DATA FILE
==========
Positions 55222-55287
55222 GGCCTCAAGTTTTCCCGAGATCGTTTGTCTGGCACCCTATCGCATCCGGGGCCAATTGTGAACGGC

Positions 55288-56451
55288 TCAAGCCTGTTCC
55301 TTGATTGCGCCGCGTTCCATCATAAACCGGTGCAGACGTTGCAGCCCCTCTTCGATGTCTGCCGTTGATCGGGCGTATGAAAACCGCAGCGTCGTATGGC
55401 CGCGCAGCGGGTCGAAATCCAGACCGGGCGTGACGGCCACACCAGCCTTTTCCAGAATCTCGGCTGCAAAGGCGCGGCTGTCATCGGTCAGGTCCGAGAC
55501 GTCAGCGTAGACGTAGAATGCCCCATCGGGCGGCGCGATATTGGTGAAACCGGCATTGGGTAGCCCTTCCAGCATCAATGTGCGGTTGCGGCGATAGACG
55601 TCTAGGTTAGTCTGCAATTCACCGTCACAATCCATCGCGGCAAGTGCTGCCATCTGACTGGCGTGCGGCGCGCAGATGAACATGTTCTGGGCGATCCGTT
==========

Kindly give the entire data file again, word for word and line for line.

Positions 55222-55287
55222 GGCCTCAAGTTTTCCCGAGATCGTTTGTCTGGCACCCTATCGCATCCGGGGCCAATTGTGAACGGC

Positions 55288-56451
55288 TCAAGCCTGTTCC
55301 TTGATTGCGCCGCGTTCCATCATAAACCGGTGCAGACGTTGCAGCCCCTCTTCGATGTCTGCCGTTGATCGGGCGTATGAAAACCGCAGCGTCGTATGGC
55401 CGCGCAGCGGGTCGAAATCCAGACCGGGCGTGACGGCCACACCAGCCTTTTCCAGAATCTCGGCTGCAAAGGCGCGGCTGTCATCGGTCAGGTCCGAGAC
55501 GTCAGCGTAGACGTAGAATGCCCCATCGGGCGGCGCGATATTGGTGAAACCGGCATTGGGTAGCCCTTCCAGCATCAATGTGCGGTTGCGGCGATAGACG
55601 TCTAGGTTAGTCTGCAATTCACCGTCACAATCCATCGCGGCAAGTGCTGCCATCTGACTGGCGTGCGGCGCGCAGATGAACATGTTCTGGGCGATCCGTT